Some established writers and some relatively new to the craft or, between, with publication credits in magazines and journals: a fresh and surprisingly hopeful collection to be discussed in this spring’s Quarterly Short Story post.

Impressed by her debut collection of stories, Man V. Nature (2014), preoccupied with questions of “sanctuary and exile, restoration and devastation, mortality and morality”, I was equally impressed and unsettled by Diane Cook’s The New Wilderness (2020).

Cook plays with distance and intimacy, with power and alienation; at times, as a reader, I marvelled and, at times, I winced: “Dying was as common as living.” Okay, there was a lot of wincing.

I left the final section of the novel unread for weeks. (I didn’t forget anything. Even though part of me wanted to.)

This is one of those books that many might admire (it was on last year’s Booker shortlist, for instance) but a story that few will love.

Cook respects her characters, who are credible and complicated; they have embarked on an experiment, in the future, in an area of land demarcated as the Wilderness, but none of that matters because, in the end, they are unapologetically human. That makes for tough reading.

Inconspicuous Consumption: The Environmental Impact You Don’t Know You Have by Tatiana Schlossberg (2019) made me chuckle more often than the novel I kept in my stack alongside to lighten the mood.

Schlossberg writes: “I am nothing if not a savvy businesswoman, evidenced by my decision to become a journalist writing about the world’s most popular, easy-reading topic.”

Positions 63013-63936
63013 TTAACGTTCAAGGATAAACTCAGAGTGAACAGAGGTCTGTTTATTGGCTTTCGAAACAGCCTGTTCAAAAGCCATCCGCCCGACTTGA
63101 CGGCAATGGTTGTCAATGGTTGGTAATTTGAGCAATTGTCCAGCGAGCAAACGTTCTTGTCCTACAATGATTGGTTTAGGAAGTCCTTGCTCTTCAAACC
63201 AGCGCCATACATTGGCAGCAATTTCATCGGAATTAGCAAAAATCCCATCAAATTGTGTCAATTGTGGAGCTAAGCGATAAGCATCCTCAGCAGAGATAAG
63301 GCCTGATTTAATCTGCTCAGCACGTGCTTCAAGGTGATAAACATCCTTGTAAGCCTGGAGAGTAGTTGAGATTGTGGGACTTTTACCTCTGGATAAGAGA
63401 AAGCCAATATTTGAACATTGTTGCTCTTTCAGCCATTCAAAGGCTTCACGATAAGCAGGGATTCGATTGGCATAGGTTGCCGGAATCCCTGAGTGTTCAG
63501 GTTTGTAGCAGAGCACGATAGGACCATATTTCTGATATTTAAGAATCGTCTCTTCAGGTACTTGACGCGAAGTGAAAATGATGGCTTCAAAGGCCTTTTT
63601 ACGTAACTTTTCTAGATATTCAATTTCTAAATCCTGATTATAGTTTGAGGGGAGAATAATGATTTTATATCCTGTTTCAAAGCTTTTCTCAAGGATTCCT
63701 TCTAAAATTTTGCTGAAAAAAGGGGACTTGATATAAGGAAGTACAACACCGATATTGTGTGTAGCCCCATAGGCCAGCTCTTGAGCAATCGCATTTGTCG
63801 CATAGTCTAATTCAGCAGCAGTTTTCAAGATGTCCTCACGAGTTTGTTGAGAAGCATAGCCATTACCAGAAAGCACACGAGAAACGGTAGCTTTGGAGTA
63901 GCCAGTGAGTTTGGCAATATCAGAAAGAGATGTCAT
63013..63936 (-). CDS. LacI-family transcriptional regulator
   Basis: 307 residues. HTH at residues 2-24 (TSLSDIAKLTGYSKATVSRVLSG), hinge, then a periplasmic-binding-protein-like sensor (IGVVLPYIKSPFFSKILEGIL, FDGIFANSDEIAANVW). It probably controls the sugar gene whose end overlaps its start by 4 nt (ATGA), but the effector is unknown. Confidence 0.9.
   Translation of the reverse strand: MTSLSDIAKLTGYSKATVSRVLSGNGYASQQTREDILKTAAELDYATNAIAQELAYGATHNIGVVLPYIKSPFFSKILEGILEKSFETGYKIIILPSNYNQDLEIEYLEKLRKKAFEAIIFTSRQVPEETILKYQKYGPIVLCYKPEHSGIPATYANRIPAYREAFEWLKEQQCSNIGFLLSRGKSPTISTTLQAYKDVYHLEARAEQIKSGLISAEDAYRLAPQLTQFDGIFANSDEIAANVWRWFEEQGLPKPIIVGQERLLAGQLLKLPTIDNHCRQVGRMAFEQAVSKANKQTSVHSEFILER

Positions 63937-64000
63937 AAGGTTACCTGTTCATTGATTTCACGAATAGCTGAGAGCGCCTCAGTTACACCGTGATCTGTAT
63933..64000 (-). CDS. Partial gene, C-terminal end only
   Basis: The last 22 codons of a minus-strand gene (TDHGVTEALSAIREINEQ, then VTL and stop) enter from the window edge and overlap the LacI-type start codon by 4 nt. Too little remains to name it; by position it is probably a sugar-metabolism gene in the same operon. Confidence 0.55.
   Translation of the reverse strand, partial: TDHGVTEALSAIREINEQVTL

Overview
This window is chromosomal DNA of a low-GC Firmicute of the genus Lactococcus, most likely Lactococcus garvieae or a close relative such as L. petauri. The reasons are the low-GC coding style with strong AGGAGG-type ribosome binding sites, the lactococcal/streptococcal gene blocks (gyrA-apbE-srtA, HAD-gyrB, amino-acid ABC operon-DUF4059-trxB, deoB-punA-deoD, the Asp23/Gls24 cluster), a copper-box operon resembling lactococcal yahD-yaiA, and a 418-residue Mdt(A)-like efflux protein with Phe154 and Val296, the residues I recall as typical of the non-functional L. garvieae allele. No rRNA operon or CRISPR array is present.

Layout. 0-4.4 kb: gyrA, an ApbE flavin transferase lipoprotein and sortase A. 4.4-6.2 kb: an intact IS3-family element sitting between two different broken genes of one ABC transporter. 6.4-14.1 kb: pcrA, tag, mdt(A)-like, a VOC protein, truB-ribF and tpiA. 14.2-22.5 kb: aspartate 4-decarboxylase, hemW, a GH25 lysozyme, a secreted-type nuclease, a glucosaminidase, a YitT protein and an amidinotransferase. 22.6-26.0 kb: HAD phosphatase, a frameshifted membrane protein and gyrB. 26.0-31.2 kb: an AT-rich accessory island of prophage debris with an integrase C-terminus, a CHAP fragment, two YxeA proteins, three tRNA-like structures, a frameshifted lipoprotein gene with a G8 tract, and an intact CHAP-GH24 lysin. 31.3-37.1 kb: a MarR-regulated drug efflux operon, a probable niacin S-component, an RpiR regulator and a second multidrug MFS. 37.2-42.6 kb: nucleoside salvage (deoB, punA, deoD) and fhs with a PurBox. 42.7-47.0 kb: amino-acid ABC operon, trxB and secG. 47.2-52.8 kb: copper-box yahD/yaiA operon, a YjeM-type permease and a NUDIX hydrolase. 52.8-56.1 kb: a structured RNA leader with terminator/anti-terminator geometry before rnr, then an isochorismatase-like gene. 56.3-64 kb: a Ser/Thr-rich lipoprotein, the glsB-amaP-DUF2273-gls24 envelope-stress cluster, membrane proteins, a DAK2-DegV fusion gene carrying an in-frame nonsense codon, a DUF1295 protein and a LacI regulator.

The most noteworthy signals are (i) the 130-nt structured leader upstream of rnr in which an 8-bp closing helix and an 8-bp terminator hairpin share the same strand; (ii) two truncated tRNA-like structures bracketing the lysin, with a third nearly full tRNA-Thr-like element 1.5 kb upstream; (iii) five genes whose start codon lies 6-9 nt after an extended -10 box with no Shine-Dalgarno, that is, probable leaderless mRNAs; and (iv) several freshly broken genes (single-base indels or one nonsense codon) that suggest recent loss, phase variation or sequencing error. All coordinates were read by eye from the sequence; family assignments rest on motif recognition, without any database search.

Nobody yearns to read about the climate crisis; Schlossberg knows this and works to erode the natural resistance that readers have to this unpopular, heavy-going topic.

Readers can dip into a topic like Food or Fashion in a few pages or follow up with the endnotes or a booklength recommendation shared in the essay’s body.

Schlossberg exposes and contemplates contradictions, which I appreciate. She reveals her investigative (and ruminative) process, shares her facts, and admits when she’s gone as far as she can go (without getting prescriptive).

She doesn’t shy away from the need for systemic change coupled with personal responsibility:

“Living in a way that honors your values is important, even if your personal habits aren’t going to fix everything. We need to remember what is at stake, and the small sacrifices we make may help us do that, if you need reminding. If we know what our sacrifices mean and why they might matter, we might be more willing to make them.”

Even though my stack of current reading always has several options, something for every reading mood, I’ve adopted the habit of having only one or two books about the climate crisis in the mix simultaneously (usually one, but there’s always a non-fiction volume in there, too, and sometimes that’s on the topic of the climate emergency too).

Reading about the climate crisis is one way to narrow the gap that Daisy Hildyard identifies—the gap between what we say that we believe and what we do about it.

For bookworms, who sometimes feel more comfortable with books than with people, who have come to rely on books to bridge the gap between their insides and the world outside, reading can open the door to making other changes.

What have you been reading about the climate crisis? Do you have a specific read to recommend? If not, does one of these books look like it could be a door into a subject you’ve been avoiding?